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Zahran Hashim: Sri Lanka bombers' mentor is dead, but his memory still stokes fear



Zahran blew himself up, Sri Lankan officials say. Zahran was the leading figure in a band of suicide bombers who

The bombings shattered a hard-won peace which was a decade after a 25-year civil war. For many Sri Lankans, not the least, this country's minority Christian community, which has scorned worshipers of the attacks, the horror came from nowhere.

There were many warning signs. Zahran had been practicing and practicing violence against other faiths for years. On YouTube, increasingly radical sermons could be viewed by young Sri Lankans.

In the weeks leading up to the attacks, Sri Lankan authorities about him. An Indian intelligence source that ISIS suspect, who claimed to have radicalized the preacher himself, provided material during interrogations that formed the basis of the warnings.

It was not as if the message failed to get through. Zahran's name appears on a memo, dated April 1

1, and signed by Sri Lanka's Deputy Inspector General of Police, which was circulated among a range of security agencies. It refers to Zahran, and specifically warns of attacks on churches.

In the ensuing carnage, more than 250 people were killed.

Increasing violence

In Kattankudy, a predominantly Muslim town in eastern Sri Lanka where Zahran built his following, his name still inspires terror, even in death. No locals would go on camera to talk about him, for fear of reprisals.

Those fears appear to be well founded. In a local mosque, next to a shrine draped in gold fabric and topped with flowers, CNN spoke to worshipers who said they had been harassed and terrorized by Hashim and other radical Muslims for years.

They are Sufis, traditionally the majority in Sri Lanka. Sufism transcends sectarian parts in the religion, and is loathed by Islamic fundamentalists, many of whom have attacked Sufi shrines and killed imams and worshipers.
 A man prays at a Sufi shrine at Kathankudi, Sri Lanka on April 24, 2019.

Extremists consider Sufis to be kafir, or unbelievers, and in one video on YouTube, Zahran said that if someone "is a kafir he is to be killed according to Sharia law." In Kattankudy, local Sufis ticked off a litany of harassment and violence in recent years, including bullet fired at the mosque offices and a 2017 attack by Zahran and a mob of followers wielding swords.

After that attack, Zahran apparently went into hiding, but continued to make his increasingly radical YouTube sermons. Those videos are greatly alarmed leaders of Sri Lanka's Muslim community back in Colombo. Said Reyyaz Salley, chairman of Colombo's Dewatagaha mosque, the oldest in the city.

Hilmy Ahamed, vice president of the Muslim Council of Sri Lanka, said that he took Zahran's videos to the authorities and urged them to arrest him. He did so again after some alleged followers of Zahran vandalized Buddhist statues in central Sri Lanka in 2018, a move which sparked a letter angry backlash by locals and to investigate which seems to come close to uncovering plans for greater violence.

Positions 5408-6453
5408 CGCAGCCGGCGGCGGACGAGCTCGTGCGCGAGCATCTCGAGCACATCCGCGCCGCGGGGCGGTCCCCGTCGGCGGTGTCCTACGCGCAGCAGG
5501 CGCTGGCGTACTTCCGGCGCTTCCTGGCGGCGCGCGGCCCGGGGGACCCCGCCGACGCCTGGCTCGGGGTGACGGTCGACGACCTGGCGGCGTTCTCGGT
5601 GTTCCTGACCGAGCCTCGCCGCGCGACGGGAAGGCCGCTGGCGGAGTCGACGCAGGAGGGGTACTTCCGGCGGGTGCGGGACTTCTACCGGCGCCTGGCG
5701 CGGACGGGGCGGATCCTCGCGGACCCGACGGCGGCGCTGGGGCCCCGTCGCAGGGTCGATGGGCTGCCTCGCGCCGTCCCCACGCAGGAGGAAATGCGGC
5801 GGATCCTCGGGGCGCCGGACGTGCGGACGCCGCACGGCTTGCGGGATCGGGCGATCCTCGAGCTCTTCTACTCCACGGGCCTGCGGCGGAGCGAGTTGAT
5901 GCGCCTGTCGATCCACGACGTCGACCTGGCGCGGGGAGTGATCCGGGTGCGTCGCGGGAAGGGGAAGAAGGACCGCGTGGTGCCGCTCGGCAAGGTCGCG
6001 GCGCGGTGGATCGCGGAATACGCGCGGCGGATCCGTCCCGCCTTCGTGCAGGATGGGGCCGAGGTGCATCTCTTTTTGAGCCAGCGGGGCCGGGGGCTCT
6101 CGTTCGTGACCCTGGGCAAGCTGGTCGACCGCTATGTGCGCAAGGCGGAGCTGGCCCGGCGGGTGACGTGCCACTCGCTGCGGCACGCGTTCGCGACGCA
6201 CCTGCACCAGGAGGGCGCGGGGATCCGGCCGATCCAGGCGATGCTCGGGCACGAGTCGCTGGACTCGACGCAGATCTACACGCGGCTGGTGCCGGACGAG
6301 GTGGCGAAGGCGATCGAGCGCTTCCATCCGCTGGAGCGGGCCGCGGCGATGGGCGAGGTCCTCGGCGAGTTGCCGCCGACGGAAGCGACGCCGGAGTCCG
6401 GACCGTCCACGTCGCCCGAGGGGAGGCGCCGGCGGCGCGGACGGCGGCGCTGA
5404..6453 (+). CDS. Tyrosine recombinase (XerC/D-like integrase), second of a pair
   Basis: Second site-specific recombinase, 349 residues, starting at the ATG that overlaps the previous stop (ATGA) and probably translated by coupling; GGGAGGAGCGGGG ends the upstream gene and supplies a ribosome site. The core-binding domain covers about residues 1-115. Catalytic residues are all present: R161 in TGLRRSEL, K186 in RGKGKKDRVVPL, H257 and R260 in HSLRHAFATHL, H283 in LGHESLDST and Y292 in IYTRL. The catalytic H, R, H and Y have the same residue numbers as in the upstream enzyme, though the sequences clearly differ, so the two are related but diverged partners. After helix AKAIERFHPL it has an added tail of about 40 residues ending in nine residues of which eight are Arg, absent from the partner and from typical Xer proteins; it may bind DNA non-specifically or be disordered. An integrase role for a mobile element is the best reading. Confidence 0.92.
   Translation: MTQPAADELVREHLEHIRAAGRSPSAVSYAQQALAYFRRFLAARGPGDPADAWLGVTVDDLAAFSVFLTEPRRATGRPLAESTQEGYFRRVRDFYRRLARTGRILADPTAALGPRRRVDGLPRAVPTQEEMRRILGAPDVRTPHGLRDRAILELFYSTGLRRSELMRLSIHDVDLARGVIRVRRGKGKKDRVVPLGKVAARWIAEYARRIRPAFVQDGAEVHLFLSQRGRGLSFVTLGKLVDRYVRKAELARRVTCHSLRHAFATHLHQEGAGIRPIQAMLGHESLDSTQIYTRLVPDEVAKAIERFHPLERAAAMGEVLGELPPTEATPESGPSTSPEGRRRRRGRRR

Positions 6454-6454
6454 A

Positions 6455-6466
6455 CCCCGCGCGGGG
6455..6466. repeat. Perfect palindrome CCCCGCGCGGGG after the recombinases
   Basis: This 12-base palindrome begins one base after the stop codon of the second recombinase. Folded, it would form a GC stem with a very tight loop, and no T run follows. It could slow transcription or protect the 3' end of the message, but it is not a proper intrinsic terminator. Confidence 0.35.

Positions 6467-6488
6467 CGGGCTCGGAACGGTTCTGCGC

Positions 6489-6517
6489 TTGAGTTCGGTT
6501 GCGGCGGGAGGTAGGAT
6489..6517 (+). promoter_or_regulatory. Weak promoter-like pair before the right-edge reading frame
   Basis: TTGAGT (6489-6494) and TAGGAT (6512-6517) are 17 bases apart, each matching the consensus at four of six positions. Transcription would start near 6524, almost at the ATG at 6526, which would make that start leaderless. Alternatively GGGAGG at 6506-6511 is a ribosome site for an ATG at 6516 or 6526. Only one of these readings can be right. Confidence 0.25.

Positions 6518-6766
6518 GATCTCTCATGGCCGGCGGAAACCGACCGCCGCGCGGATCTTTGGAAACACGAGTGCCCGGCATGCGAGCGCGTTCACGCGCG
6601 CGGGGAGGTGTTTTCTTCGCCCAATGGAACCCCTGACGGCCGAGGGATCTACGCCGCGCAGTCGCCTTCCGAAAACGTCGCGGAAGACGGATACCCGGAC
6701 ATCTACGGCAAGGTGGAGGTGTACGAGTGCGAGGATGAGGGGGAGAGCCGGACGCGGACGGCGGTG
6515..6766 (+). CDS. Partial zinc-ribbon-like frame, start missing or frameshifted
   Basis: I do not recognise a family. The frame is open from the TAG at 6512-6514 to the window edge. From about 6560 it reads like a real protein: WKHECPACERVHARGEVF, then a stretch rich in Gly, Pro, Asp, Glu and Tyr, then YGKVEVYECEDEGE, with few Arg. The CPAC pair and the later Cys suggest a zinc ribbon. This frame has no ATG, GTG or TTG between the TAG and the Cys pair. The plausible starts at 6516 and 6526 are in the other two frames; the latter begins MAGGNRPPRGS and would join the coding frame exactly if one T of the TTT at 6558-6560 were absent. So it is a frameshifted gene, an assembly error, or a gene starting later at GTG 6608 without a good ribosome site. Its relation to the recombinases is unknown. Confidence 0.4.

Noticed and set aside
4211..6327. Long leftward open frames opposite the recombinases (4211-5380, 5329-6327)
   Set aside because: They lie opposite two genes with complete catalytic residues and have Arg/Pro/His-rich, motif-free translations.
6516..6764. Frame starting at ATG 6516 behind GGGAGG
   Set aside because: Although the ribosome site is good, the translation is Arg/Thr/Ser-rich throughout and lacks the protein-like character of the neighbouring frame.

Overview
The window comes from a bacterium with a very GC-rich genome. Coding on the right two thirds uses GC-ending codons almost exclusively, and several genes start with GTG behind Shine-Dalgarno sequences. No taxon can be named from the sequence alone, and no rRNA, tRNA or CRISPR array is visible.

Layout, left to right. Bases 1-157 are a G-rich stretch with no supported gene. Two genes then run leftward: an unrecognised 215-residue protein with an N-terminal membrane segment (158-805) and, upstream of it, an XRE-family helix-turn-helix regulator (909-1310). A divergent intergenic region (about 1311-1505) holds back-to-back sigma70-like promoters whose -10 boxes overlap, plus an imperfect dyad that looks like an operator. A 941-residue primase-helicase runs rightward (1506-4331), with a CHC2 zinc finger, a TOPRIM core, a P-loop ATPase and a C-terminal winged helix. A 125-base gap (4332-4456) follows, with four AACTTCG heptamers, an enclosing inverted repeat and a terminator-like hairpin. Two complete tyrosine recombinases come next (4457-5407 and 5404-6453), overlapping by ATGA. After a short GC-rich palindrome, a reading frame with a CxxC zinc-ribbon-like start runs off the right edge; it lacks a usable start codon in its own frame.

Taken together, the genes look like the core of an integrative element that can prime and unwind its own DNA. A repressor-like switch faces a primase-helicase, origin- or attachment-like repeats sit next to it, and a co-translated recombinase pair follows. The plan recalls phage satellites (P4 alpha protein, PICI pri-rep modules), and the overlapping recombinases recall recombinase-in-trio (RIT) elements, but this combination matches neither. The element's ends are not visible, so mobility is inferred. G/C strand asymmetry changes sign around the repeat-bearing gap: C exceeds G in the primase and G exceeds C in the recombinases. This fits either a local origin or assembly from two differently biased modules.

"In 2018, when Buddhist statues were defaced, (Zahran) was the mentor of this youth who did the defacing," Ahamed said. "He preached to them that Islam prohibits idol worship so statues should be destroyed." But Zahran was not arrested, and tragedy was not prevented.

CNN has. So far, there's been no response.

Dangerous preaching

Sri Lankan Sufis said the hostility against them has increased in recent years and reinforced by money which has jumped up in the country.

"The Muslim community has been divided," Ahamed said. "Middle Eastern countries kept funding mosques, sometimes you could even see two mosquitoes side by side."

He blamed funding from Saudi Arabia and other countries, along with the movement of workers around the Muslim world. "Traditionally Sri Lankan's follow and Indian brand of Islam," Ahamed added. Sri Lankan Labor Moving into the Middle East They are quite a lot of the Saudi (style) Islam. "

 A mosque said to have been founded by Zahran Hashim, who allegedly blew himself up in the Easter Sunday suicide attacks in Colombo, Sri Lanka.

Zahran's mosque is located in a residential part of Kattankudy. A modern-looking building, it's still under construction. It had more of an air of a youth club or gym than a house of worship. Piles of Korans could be seen in one of the windows. Locals said youngsters gravitate toward it because they can not speak the Arabic of the Qur'an and even if it is an extreme one.

Final moments

Zahran did not wait to see his mosquito finished. Sri Lankan officials at the Shangri-La hotel in Colombo's upscale Galle Face area, setting up their device as guests ate breakfast.

Bombers, but Zahran was linked to the Shangri-La by the media team of President Maithripala Sirisena. Officials have said that privately that the Shangri-La was targeted by a second bomber – Ilham Ahmed Ibrahim, one of two prominent Colombo spice traders to have taken part in the attacks.

Separately, a high-level intelligence CNN that Zahran's identify as a Shangri-La bomber what "about 75% confirmed" but that officials had only conducted a photographic comparison.

Of all the attackers, Zahran's appears to be the most familiar to the Sri Lankan authorities. His final moments were caught on camera as he entered the hotel.

Sam Kiley reported from Kattankudy, James Griffiths reported from Colombo, Sri Lanka. CNN's Jo Shelley and journalists King Ratnam, Ajith Champika and Iqbal Athas contributed reporting from Colombo.


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